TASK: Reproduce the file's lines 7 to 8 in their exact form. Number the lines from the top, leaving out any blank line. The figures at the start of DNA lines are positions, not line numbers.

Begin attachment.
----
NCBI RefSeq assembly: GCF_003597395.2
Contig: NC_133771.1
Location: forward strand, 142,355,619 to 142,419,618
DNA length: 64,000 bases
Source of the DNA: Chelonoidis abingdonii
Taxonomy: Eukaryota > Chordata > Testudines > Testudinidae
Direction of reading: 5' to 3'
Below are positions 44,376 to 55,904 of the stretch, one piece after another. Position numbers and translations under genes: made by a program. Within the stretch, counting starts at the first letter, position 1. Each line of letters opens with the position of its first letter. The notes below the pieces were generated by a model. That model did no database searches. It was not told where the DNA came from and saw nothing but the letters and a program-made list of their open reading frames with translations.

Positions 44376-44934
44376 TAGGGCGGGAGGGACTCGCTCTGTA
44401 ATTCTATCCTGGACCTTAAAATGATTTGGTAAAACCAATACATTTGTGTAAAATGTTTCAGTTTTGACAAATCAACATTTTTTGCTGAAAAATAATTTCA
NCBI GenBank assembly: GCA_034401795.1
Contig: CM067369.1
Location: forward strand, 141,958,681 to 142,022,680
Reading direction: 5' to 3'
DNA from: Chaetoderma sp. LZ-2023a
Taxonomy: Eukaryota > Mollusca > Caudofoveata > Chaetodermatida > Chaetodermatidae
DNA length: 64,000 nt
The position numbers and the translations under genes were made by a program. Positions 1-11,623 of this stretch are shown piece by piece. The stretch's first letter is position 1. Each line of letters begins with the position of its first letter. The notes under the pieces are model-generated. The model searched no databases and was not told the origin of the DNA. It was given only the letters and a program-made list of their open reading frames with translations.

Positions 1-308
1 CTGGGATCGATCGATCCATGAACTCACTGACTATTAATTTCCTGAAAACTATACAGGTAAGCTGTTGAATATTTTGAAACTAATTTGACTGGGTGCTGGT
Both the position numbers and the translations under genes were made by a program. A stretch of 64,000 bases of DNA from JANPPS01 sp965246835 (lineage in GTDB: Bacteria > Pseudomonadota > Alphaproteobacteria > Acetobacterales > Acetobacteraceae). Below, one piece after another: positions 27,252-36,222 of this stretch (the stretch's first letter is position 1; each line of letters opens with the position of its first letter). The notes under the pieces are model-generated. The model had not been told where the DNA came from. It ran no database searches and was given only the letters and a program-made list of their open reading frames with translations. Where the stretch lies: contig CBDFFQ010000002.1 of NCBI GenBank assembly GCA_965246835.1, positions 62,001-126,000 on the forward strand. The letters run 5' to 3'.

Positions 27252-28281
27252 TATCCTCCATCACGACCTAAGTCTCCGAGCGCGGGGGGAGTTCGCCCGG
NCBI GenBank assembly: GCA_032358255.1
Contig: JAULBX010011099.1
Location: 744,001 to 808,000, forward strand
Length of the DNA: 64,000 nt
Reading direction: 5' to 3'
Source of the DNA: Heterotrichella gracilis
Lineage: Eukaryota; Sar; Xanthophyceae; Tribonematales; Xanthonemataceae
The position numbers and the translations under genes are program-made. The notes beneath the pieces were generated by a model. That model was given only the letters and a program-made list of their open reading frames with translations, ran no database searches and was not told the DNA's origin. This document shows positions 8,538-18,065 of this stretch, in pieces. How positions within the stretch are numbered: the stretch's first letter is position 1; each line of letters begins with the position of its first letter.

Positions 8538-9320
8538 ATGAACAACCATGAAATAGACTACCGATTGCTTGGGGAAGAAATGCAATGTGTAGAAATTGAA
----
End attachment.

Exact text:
Direction of reading: 5' to 3'
Below are positions 44,376 to 55,904 of the stretch, one piece after another. Position numbers and translations under genes: made by a program. Within the stretch, counting starts at the first letter, position 1. Each line of letters opens with the position of its first letter. The notes below the pieces were generated by a model. That model did no database searches. It was not told where the DNA came from and saw nothing but the letters and a program-made list of their open reading frames with translations.